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Stamford Students Bring Leadership to Their City

Students participating in a Student Leadership Summit also help shape the youth of their city.

Five area teens were selected to be part of Bank of America's Student Leader's Program this summer and have been spending their time working to better the world around them for the last five weeks.

  • Eric Altamura, a Stamford resident and rising senior at Stamford High School, is interning at the Boys and Girls Club of Stamford. Eric has been heavily involved in the community as a literacy coach at his local church, a peer tutor at ALTA – a tutoring service for students with Hispanic backgrounds – and an active member of buildOn.
  • Woody Pierre, a Stamford resident and recent graduate of Westhill High School, is interning at the Boys and Girls Club of Stamford. Woody has been an active member of the Boys and Girls Club since age six and received the Youth of the Year award in 2011. He served as director at his church’s youth choir and co-director at the Breakout Gospel Choir.
  • Alanna Cooney, a Norwalk resident and rising senior at Norwalk High School, is interning at the Carver Center in Norwalk. Alanna has participated in many community service events such as the 30 Hour Famine, Paintings for Puppies and Outward Bound. During her time as a volunteer for the 30 Hour Famine, Alanna visited elderly home-care facilities and soup kitchens across Fairfield County.
  • Karen Seymour, a Bridgeport resident and rising senior at Bassick High School, is interning at the Cardinal Shehan Center in Bridgeport. Karen has been extremely involved with her church by volunteering at the soup kitchen and fulfilling the role of secretary, teacher and assistant on the church’s youth committee. She also participated as the lead organizer of Bassick High’s Campus Beautification day and is an active tutor.
  • Brenda Whittingham, a Bridgeport resident and recent graduate of Bullard Havens Technical High School, is interning at Cardinal Shehan Center in Bridgeport. Brenda is one of four participants in the original community service program, Helping Hands, where she volunteers by providing food and clothing to the local community.

In July, each of these students traveled to Washington, D.C. to take part in a Student Leadership Summit with 220 other students from across the nation. The program is designed to build upon the leadership qualities each of the participating students possesses and preparing them to enter the workforce.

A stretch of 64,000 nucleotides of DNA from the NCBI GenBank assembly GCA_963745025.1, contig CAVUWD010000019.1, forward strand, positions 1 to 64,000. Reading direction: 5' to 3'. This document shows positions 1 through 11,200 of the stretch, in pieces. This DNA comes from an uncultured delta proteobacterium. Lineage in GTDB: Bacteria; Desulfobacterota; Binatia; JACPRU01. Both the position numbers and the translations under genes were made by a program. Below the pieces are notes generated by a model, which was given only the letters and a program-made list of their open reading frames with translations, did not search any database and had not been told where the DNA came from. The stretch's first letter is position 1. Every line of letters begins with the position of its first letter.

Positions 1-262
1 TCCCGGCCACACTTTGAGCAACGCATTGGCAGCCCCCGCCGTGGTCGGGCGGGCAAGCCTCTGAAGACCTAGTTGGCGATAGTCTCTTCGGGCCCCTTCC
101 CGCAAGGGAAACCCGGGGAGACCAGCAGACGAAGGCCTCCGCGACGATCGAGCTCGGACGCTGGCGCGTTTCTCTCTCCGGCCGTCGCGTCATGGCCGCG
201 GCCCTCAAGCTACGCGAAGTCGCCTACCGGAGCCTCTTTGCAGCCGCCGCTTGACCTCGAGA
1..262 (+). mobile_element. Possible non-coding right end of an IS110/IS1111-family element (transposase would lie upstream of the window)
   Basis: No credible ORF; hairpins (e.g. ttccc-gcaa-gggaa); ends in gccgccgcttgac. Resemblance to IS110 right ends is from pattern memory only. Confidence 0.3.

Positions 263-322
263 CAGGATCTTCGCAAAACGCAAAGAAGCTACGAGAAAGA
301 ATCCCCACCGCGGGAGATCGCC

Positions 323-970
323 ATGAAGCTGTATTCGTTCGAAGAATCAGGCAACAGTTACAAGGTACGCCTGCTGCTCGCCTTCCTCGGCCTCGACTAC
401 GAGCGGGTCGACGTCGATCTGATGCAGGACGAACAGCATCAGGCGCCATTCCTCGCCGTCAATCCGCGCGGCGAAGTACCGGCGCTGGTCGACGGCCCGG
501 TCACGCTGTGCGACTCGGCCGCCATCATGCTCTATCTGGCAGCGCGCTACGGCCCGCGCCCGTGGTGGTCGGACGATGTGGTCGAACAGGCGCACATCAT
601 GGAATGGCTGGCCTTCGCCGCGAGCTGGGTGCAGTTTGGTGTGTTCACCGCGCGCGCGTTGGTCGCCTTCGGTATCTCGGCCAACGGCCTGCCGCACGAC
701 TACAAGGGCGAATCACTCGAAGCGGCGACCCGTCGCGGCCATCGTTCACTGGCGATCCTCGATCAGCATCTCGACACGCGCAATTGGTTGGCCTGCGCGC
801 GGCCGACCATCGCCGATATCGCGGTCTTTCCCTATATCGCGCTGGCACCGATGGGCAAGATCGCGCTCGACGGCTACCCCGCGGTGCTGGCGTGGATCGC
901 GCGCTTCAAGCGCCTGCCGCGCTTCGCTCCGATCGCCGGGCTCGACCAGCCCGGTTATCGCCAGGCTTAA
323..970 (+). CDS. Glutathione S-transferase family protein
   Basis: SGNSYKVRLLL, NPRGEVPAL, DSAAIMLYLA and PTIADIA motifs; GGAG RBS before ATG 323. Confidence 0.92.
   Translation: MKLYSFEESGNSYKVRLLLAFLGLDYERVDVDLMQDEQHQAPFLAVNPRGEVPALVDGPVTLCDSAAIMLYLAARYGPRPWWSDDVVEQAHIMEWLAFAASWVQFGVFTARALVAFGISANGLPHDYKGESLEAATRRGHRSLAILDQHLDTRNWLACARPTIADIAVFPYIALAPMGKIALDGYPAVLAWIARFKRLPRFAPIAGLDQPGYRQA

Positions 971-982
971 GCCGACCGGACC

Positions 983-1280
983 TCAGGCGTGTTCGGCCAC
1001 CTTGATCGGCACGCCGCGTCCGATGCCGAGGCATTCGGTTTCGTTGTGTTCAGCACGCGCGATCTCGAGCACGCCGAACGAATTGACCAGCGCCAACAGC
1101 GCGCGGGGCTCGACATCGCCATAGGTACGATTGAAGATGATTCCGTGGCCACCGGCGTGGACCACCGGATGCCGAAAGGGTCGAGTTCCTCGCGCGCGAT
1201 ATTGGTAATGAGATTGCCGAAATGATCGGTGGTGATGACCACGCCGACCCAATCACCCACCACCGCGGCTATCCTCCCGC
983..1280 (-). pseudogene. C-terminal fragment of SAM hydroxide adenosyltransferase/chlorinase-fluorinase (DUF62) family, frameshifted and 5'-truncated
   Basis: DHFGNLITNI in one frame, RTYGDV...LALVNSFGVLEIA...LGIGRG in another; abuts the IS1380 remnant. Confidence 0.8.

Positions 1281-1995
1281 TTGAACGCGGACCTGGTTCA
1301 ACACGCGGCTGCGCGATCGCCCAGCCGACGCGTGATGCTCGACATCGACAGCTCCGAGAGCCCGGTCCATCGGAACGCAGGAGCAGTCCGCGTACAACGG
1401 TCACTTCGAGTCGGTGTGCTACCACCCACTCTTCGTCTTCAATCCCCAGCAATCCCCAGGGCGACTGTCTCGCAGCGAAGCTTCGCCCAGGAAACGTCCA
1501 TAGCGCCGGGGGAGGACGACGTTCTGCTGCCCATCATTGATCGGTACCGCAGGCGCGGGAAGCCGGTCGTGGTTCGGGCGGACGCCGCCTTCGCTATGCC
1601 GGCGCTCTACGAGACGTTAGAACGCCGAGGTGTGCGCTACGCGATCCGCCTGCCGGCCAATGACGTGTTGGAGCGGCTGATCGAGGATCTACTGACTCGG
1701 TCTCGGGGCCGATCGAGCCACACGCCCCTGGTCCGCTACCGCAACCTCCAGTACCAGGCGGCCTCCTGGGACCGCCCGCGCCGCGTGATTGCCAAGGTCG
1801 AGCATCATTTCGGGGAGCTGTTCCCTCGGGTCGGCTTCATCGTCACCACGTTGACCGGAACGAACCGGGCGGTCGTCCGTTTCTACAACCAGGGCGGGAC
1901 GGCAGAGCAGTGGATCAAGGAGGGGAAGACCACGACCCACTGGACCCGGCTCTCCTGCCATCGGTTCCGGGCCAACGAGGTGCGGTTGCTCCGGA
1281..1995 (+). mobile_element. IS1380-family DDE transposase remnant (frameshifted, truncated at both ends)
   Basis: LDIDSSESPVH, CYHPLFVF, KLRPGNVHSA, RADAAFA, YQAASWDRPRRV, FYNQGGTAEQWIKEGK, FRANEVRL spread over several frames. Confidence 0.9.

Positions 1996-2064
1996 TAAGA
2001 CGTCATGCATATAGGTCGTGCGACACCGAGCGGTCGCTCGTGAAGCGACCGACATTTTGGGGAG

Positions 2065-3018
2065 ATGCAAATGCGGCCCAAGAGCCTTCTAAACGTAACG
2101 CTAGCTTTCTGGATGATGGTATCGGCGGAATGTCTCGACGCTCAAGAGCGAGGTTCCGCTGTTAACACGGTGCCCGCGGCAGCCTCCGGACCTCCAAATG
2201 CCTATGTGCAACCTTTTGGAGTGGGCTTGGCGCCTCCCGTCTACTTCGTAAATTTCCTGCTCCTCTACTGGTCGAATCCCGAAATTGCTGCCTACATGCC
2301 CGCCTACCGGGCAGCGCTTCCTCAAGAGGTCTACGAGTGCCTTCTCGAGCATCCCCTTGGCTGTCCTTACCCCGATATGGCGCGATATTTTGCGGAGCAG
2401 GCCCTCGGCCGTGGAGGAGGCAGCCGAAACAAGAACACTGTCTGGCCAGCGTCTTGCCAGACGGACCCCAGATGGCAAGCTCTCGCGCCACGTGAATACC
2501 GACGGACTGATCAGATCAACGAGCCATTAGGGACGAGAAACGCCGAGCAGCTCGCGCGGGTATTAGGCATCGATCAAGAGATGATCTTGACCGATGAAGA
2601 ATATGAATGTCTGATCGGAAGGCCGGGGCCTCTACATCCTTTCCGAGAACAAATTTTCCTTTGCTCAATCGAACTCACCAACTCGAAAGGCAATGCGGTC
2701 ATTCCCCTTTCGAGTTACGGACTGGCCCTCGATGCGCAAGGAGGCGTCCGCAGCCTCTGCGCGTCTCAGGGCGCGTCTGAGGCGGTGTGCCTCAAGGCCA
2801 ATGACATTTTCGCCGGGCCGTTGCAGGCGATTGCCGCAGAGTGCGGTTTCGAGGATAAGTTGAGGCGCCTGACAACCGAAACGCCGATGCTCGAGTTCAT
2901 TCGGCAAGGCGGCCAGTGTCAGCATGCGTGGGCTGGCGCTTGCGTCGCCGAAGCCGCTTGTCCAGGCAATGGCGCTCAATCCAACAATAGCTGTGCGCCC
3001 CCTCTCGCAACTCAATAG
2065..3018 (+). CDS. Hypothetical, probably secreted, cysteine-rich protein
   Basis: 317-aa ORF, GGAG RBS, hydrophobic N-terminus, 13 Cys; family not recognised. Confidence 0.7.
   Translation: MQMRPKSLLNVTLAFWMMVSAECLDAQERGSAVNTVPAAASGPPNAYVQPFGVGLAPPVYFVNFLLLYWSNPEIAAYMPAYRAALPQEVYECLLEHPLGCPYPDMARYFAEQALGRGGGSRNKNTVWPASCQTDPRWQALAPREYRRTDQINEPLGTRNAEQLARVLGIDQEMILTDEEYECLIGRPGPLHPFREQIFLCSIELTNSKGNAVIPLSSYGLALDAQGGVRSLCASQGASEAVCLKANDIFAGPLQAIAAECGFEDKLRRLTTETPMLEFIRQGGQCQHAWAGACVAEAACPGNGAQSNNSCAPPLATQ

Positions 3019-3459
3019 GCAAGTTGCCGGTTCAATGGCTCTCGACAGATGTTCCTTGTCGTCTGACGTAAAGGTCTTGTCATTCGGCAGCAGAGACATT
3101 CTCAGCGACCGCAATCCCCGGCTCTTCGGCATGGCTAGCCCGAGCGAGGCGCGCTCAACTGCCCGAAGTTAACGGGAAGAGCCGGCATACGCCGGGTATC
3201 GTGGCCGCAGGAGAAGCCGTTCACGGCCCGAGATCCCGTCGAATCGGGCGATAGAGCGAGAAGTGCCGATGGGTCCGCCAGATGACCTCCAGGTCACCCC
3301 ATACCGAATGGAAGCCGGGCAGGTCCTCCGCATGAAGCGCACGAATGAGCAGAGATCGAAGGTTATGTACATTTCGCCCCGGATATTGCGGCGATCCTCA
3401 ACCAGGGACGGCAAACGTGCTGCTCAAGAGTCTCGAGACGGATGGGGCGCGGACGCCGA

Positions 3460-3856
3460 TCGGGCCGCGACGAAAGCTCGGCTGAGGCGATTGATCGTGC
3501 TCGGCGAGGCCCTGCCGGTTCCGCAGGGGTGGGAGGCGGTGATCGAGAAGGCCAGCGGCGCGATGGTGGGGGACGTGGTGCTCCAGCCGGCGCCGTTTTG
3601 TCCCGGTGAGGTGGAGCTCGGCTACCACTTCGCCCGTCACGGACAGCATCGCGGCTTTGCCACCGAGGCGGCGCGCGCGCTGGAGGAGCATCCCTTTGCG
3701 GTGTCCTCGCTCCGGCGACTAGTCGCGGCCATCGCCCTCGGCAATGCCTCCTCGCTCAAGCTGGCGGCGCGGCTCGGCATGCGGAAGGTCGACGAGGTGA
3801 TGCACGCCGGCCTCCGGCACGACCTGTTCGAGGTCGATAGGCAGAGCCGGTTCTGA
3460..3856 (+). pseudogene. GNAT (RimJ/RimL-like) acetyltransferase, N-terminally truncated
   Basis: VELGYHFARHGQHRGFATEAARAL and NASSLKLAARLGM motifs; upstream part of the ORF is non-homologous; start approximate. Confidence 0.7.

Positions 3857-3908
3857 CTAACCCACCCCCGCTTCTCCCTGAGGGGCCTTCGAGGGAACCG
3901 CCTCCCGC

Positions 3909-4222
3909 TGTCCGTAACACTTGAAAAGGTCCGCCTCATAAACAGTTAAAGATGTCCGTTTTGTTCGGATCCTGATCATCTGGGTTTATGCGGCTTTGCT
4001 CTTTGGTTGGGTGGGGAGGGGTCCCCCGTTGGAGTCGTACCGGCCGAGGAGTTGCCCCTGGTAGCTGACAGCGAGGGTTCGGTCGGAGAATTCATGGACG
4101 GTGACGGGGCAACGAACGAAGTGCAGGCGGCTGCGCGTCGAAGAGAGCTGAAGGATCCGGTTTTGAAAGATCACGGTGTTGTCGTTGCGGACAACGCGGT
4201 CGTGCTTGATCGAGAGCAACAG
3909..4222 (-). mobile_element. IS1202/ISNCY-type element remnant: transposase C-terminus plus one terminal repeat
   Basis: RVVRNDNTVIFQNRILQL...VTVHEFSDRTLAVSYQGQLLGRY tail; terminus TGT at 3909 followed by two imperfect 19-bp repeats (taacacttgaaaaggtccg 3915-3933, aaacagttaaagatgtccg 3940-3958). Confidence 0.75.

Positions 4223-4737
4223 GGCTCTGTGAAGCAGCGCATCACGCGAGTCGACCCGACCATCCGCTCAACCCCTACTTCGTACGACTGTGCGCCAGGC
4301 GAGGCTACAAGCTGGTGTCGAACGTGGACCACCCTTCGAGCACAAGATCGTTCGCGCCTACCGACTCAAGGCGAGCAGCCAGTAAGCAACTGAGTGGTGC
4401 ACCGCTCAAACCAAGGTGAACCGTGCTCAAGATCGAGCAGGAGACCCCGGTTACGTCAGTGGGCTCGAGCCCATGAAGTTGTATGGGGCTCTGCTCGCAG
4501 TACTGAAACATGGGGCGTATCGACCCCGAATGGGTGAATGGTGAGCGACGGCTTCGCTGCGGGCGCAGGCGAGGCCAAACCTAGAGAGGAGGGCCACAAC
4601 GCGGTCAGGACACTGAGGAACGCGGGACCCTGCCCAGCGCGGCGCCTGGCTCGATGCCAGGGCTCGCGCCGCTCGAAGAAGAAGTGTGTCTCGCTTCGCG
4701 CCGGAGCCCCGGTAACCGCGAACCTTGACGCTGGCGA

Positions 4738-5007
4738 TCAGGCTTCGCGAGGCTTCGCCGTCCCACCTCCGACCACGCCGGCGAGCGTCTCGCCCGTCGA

The students work with a local non-profit, for which Bank of America pays their wages through their Charitable Foundation efforts.

Altamura and Pierre both spend time at the Stamford Boys and Girls Club working with children there, helping them have fun through the summer and giving them positive role models. Altamura is in his fifth week in the program, but Pierre, now 17, has been with the organization for roughly 13 years already.

"It's my second year with the program as a counselor," Pierre said. "I see the club has really adapted. The number of staff and kids keeps growing. It's one place troubled kids can find a place, find friends and grow on an educational level."

Altamura said the impact their presence makes on the children is palpable. He doesn't have to do much to see the effect he has on the children with whom he spends so much time.

"It’s really great, being here helping these kids," he said. "All these kids have potential,  all they've needed is just need someone to guide them. It's been great to watch them tap into that potential, watching them really become better people. It's really great to know we're having an impact."

Cooney, who's working as a counselor at the Carver Center in Norwalk, said it hasn't just been all the work with kids she's been able to do that has inspired her, but also getting to watch how a business like the Carver Center operates from the inside-out.

"Sitting in on meetings, getting to see all the behind-the-scenes stuff, being on the front lines. It's been great," Conney said. "It's been great to see how much effort goes into taking care of the kids and how much planning goes into a program like this."

Conney, who wants to go into marine biology, said she'd eventually like to be a teacher. She said the program has taught her invaluable business knowledge, lessons on how to connect with others and that the future is brighter than ever.

"Working at this non-profit has taught me not only business lessons but how to connect with others," Conney said. "From what I've seen, I absolutely think that my generation is ready for whatever comes next. going to the summit, seeing these future leaders and how dedicated everyone was—It gives me lot hope for our future."

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